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MATH 304

Linear Algebra
Lecture 18:
Rank and nullity of a matrix.
Nullspace
Let A = (aij ) be an mn matrix.
Definition. The nullspace of the matrix A,
denoted N(A), is the set of all n-dimensional
column vectors x such that Ax = 0.
x
1
a11 a12 a13 . . . a1n 0
x2
a
21 a22 a23 . . . a2n
0
.. .. .. .. .. x = .
. . . . .
3 .
... .

am1 am2 am3 . . . amn 0
xn
The nullspace N(A) is the solution set of a system
of linear homogeneous equations (with A as the
coefficient matrix).
Let A = (aij ) be an mn matrix.
Theorem The nullspace N(A) is a subspace of the
vector space Rn .
Proof: We have to show that N(A) is nonempty, closed under
addition, and closed under scaling.
First of all, A0 = 0 = 0 N(A) = N(A) is not empty.
Secondly, if x, y N(A), i.e., if Ax = Ay = 0, then
A(x + y) = Ax + Ay = 0 + 0 = 0 = x+y N(A).
Thirdly, if x N(A), i.e., if Ax = 0, then for any r R one
has A(r x) = r (Ax) = r 0 = 0 = r x N(A).

Definition. The dimension of the nullspace N(A) is


called the nullity of the matrix A.
Problem. Find the nullity of the matrix
 
1 1 1 1
A= .
2 3 4 5
Elementary row operations do not change the nullspace.
Let us convert A to reduced row echelon form:
     
1 1 1 1 1 1 1 1 1 0 1 2

2 3 4 5 0 1 2 3 0 1 2 3
 
x1 x3 2x4 = 0 x1 = x3 + 2x4

x2 + 2x3 + 3x4 = 0 x2 = 2x3 3x4
General element of N(A):
(x1 , x2 , x3 , x4 ) = (t + 2s, 2t 3s, t, s)
= t(1, 2, 1, 0) + s(2, 3, 0, 1), t, s R.
Vectors (1, 2, 1, 0) and (2, 3, 0, 1) form a basis for N(A).
Thus the nullity of the matrix A is 2.
Row space
Definition. The row space of an mn matrix A is
the subspace of Rn spanned by rows of A.
The dimension of the row space is called the rank
of the matrix A.
Theorem 1 Elementary row operations do not change the
row space of a matrix.
Theorem 2 If a matrix A is in row echelon form, then the
nonzero rows of A are linearly independent.
Corollary The rank of a matrix is equal to the number of
nonzero rows in its row echelon form.
Theorem 3 The rank of a matrix A plus the nullity of A
equals the number of columns of A.
Problem. Find the
rank of the matrix

1 0 1 2
A = 2 0 2 0 .
1 0 1 1
Elementary row operations do not change the row
space. Let us convert A to row echelon form:

1 0 1 2 1 0 1 2
2 0 2 0 0 0 0 4
1 0 1 1 1 0 1 1

1 0 1 2 1 0 1 2
0 0 0 4 0 0 0 0
0 0 0 1 0 0 0 1

1 0 1 2 1 0 1 2
0 0 0 1 0 0 0 1
0 0 0 0 0 0 0 0
Vectors (1, 0, 1, 2) and (0, 0, 0, 1) form a basis for
the row space of A. Thus the rank of A is 2.
Remark. The rank of A equals the number of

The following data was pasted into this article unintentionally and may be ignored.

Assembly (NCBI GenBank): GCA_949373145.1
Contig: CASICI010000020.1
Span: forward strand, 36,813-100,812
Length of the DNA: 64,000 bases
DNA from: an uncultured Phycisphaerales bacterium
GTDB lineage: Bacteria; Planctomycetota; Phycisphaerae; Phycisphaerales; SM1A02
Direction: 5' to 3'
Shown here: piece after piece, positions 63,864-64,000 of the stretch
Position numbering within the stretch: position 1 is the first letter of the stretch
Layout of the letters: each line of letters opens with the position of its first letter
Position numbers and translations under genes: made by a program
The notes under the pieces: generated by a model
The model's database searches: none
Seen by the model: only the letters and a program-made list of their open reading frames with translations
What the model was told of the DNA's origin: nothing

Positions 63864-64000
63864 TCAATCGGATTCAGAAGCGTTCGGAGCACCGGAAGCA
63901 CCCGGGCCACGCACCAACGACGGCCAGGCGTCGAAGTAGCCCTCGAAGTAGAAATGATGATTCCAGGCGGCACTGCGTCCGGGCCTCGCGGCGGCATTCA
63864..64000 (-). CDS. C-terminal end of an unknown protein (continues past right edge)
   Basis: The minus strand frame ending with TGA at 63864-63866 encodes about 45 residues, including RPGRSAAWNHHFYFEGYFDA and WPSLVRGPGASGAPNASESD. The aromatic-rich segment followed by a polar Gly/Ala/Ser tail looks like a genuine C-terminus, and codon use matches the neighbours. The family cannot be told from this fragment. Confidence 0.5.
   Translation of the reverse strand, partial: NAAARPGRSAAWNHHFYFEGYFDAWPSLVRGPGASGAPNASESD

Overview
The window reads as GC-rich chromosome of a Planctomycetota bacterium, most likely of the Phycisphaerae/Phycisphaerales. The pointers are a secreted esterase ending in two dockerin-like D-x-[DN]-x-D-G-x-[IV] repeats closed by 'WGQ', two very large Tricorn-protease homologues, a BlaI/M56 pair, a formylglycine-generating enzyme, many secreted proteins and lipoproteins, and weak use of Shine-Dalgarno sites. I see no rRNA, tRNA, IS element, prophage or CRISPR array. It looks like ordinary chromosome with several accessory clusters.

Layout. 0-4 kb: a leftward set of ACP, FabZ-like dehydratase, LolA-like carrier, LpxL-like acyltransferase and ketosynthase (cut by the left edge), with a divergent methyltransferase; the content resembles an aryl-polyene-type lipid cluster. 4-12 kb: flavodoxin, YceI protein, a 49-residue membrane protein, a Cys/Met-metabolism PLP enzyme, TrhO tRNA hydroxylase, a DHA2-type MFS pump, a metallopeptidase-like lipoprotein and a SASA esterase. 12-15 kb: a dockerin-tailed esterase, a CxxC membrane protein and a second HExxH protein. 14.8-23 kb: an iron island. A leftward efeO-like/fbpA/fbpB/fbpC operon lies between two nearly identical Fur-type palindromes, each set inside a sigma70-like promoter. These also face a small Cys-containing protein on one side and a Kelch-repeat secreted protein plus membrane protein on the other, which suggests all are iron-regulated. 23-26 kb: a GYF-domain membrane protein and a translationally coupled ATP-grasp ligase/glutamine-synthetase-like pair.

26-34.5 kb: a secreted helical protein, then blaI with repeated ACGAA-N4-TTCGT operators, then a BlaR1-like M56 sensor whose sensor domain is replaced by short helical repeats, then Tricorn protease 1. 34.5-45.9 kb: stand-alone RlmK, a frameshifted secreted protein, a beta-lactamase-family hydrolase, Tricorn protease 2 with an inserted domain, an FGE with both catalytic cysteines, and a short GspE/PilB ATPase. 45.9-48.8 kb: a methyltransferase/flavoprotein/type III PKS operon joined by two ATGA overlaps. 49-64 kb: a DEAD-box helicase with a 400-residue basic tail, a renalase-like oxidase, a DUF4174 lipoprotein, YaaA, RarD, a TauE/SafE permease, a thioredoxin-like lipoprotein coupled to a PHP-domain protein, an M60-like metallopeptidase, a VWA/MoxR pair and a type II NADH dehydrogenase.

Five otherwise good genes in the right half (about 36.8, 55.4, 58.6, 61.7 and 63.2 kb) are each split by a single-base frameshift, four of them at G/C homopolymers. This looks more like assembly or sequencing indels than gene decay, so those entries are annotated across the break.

nonzero rows in the row echelon form, which equals
the number of leading entries.
The nullity of A equals the number of free variables
in the corresponding system, which equals the
number of columns without leading entries.
Consequently, rank+nullity is the number of all
columns in the matrix A.
Theorem 1 Elementary row operations do not
change the row space of a matrix.
Proof: Suppose that A and B are mn matrices such that B
is obtained from A by an elementary row operation. Let
a1 , . . . , am be the rows of A and b1 , . . . , bm be the rows of B.
We have to show that Span(a1 , . . . , am ) = Span(b1 , . . . , bm ).
Observe that any row bi of B belongs to Span(a1 , . . . , am ).
Indeed, either bi = aj for some 1 j m, or bi = r ai for
some scalar r 6= 0, or bi = ai +r aj for some j 6= i and r R.
It follows that Span(b1 , . . . , bm ) Span(a1 , . . . , am ).
Now the matrix A can also be obtained from B by an
elementary row operation. By the above,
Span(a1 , . . . , am ) Span(b1 , . . . , bm ).
Problem. Find the nullity of the matrix
 
1 1 1 1
A= .
2 3 4 5

Alternative solution: Clearly, the rows of A are


linearly independent. Therefore the rank of A is 2.
Since
(rank of A) + (nullity of A) = 4,
it follows that the nullity of A is 2.
Column space

Definition. The column space of an mn matrix


A is the subspace of Rm spanned by columns of A.

Theorem 1 The column space of a matrix A coincides with


the row space of the transpose matrix AT .
Theorem 2 Elementary column operations do not change
the column space of a matrix.
Theorem 3 Elementary row operations do not change the
dimension of the column space of a matrix (although they can
change the column space).
Theorem 4 For any matrix, the row space and the column
space have the same dimension.
Problem. Find a basis for the column space of the
matrix
1 0 1 2
B= 2 1 2 3 .
1 0 1 2

The column space of B coincides with the row


space of B T . To find a basis, we convert B T to row
echelon form:

1 2 1 1 2 1
0 1 0
0 1 0


1 2 1 0 4 0
2 3 2 2 3 2

1 2 1 1 2 1 1 2 1
0 1 0
0 1 0 0 1 0

0 4 0 0 0 0 0 0 0
0 1 0 0 1 0 0 0 0

Thus vectors (1, 2, 1) and (0, 1, 0) form a basis for


the column space of the matrix B.
Problem. Find a basis for the column space of the
matrix
1 0 1 2
B= 2 1 2 3 .
1 0 1 2

Alternative solution: The dimension of the column


space equals the dimension of the row space, which
is 2 (since the first two rows are not parallel and the
third row is a multiple of the first one).
The 1st and the 2nd columns, (1, 2, 1) and
(0, 1, 0), are linearly independent. It follows that
they form a basis for the column space (actually,
any two columns form such a basis).